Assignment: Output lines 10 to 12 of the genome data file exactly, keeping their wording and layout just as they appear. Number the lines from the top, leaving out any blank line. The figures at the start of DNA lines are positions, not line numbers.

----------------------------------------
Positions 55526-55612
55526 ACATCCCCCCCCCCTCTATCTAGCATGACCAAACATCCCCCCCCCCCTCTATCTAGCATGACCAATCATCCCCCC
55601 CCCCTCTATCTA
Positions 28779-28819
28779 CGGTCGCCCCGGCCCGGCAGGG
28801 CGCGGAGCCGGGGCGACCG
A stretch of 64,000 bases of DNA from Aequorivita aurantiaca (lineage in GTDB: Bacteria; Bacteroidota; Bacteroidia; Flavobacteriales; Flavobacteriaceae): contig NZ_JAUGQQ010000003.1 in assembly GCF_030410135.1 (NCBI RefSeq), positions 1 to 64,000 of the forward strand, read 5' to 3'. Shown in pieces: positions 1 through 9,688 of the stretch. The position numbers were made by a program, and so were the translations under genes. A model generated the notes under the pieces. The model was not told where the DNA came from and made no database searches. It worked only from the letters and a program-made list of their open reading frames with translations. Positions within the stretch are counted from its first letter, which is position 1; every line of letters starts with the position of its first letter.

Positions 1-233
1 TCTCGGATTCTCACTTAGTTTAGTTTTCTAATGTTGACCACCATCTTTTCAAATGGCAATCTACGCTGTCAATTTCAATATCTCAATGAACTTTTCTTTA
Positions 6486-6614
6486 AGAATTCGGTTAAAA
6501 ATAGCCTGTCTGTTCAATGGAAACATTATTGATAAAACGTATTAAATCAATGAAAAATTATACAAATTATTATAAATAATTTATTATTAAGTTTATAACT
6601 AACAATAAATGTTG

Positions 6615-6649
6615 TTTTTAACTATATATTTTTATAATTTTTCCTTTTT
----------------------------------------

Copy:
Positions 6486-6614
6486 AGAATTCGGTTAAAA
6501 ATAGCCTGTCTGTTCAATGGAAACATTATTGATAAAACGTATTAAATCAATGAAAAATTATACAAATTATTATAAATAATTTATTATTAAGTTTATAACT